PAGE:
There are rounds that are supposedly in doubt.  How in doubt are they in reality?  Many of these so-called 'in doubt' rounds are caused by Muhammad Ali's most fiendish trick. As the self-proclaimed 'Greatest' grew older and fights became closer he did most of his work at the end of the round.  Since we have short memories we would remember only the great work at the end of the round.  The trick is fine if a round is too close to call and you merely ensure that the judges score it for you.  But in the case of De La Hoya-Trinidad, it was a case of transparently clear De La Hoya rounds going to Trinidad.  The fourth round has been brought to attention.  De La Hoya took all of the round save the last ten seconds in which Trinidad landed three good rights.  Now do three right hands make up for or beat a round's worth of jabs and counters.  Said right hands would have to three or four times as powerful as said jabs and counters to give the round to Felix Trinidad.  Clearly, since Hollywood can create men as strong as that (see Rocky IV), the fourth must go to De La Hoya as must the ninth.  Roughly half of the ninth was an overtly clear De La Hoya round.  But alas!  It was the start of the round.  The end of the round could have swung either way.  That means that half of the round is clearly De La Hoya's, and half might just about go to Trinidad by a whisker!  Now who won that round?  The first has also been used to boost Trinidad's score.  However, that round was a rarity.   It was a decidedly even round.  It was not a case of both men doing equal amounts of strenuous work, but rather both men doing equal amounts of
nothing.  I think an even round is the only fair score.  Once those rounds are cleared up, we have only De La Hoya's rounds 2 and 5 which some people,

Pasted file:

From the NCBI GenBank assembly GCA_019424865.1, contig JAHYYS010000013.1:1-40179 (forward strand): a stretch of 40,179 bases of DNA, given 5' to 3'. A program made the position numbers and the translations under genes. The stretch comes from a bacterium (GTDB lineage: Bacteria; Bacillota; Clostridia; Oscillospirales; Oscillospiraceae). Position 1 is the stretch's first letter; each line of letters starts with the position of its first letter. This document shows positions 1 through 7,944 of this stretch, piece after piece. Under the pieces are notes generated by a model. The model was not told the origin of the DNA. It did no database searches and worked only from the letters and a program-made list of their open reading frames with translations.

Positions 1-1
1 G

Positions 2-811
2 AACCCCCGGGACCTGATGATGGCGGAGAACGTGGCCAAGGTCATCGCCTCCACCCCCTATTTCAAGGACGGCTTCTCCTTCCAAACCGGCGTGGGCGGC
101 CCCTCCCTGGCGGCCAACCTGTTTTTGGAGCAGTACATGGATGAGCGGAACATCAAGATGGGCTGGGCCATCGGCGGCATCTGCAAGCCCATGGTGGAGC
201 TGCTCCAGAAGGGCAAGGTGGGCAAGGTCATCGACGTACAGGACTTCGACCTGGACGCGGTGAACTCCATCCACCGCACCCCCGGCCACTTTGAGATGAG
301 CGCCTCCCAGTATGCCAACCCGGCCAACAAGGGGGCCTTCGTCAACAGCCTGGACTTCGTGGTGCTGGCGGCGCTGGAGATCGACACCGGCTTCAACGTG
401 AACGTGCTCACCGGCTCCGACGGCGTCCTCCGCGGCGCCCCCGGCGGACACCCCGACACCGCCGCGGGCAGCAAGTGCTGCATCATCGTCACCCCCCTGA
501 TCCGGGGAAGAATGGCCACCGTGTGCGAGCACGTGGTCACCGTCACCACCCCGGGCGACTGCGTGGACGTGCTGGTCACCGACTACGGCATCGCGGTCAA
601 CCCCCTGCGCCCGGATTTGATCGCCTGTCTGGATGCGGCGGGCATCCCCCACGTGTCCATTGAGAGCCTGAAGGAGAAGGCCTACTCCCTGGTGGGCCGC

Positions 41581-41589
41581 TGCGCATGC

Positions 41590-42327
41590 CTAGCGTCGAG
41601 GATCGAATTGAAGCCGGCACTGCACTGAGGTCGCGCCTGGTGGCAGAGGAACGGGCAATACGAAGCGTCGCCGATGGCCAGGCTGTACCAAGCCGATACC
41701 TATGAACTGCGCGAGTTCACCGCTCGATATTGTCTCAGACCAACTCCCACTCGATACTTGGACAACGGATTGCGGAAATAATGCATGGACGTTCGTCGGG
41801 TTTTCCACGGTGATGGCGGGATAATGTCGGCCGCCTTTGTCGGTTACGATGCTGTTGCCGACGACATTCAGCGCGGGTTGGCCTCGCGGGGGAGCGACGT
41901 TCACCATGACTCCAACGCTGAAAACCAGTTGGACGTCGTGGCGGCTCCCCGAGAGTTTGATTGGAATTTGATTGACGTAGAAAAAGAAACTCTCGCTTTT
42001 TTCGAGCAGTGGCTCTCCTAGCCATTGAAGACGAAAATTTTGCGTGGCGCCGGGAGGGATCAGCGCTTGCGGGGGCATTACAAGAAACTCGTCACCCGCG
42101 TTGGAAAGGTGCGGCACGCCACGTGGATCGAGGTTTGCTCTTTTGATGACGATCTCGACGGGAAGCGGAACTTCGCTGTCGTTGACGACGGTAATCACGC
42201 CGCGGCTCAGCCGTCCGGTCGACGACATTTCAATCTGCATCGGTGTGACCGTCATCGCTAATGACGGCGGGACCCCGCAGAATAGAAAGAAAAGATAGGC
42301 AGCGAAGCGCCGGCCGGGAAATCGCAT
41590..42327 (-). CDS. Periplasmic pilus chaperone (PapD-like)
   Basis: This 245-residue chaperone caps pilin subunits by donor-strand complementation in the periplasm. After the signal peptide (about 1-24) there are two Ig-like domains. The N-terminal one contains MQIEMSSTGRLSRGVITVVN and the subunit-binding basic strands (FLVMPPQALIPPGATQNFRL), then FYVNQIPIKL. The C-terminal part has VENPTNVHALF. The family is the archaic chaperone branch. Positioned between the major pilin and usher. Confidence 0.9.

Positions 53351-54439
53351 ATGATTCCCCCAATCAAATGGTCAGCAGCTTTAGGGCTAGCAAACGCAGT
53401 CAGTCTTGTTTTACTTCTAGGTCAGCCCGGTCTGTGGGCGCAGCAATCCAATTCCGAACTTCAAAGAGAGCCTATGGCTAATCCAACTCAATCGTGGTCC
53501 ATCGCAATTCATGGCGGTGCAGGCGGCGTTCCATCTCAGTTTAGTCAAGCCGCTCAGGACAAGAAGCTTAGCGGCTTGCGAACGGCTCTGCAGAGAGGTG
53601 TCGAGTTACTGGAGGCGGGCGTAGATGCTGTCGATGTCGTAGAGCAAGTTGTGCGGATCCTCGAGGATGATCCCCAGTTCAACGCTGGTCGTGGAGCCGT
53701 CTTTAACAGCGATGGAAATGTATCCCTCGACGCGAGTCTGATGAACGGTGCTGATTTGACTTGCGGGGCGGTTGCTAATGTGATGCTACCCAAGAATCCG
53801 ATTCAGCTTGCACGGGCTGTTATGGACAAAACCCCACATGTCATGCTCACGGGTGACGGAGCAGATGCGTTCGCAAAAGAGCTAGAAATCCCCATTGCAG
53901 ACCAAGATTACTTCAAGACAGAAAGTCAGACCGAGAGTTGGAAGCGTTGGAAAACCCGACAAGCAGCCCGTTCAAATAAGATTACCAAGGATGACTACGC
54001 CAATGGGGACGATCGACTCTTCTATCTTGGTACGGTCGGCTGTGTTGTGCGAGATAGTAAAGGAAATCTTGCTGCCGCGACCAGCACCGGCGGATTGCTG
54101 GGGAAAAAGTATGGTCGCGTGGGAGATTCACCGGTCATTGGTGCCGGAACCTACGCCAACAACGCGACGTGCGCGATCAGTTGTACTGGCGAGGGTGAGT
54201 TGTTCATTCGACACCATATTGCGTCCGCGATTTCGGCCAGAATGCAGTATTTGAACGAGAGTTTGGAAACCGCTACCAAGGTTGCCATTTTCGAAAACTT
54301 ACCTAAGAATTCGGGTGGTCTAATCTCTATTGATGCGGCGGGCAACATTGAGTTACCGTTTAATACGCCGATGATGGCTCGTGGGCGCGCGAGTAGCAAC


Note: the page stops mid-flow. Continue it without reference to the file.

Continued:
somehow scored for Trinidad.  The rest of rounds were quite clear.  On my
card that makes 117-112 for De La Hoya.  However, even for those who ended up with cards for Trinidad, one thing is certain: It was De La Hoya who
changed and not Trinidad.  Oscar stopped fighting and started running.  And
even with De La Hoya throwing next to nothing, Trinidad still failed to impress.  And since many people had Trinidad taking the early rounds, I feel the need to point out that De La Hoya was too cautious at first.  Thus Trinidad was only effective when De La Hoya did little or nothing.  Whether it was tiredness, fear or overconfidence, it was De La Hoya, and not Trinidad who ultimately decided the fate of the fight.

    By never once looking impressive, having only minimal success and only when his opponent failed to take the initiative, and failing to work the body, cut off the ring, score with powerful right hands and score with the jab, Trinidad exposed himself against De La Hoya.  What disturbs me is that people accepted the awful decision.  It grieves me to say that people are now calling Trinidad the best fighter in the world.  I urge them to watch the fight again and then tell me that that is the best fighter in the world.   No matter what the scorecards said, De La Hoya beat Felix 'Tito' Trinidad.   And to push aside those who call me biased, I should point out that I picked Trinidad to outbox De La Hoya.  Boy was I wrong!

    The last point of my argument will be short and to the point.  David Reid had laced 'em up a mere fourteen times prior to his clash with Trinidad.  And in how many of those fights did he really impress us?  While certainly being brave, Reid showed how important experience really is.  It has been noted by many writers that Reid picked the appropriate color shorts - green!  And to finally lower the boom, may I just point out that despite the fact that Trinidad pounded both Reid and Whitaker virtually at will, both men lasted the distance!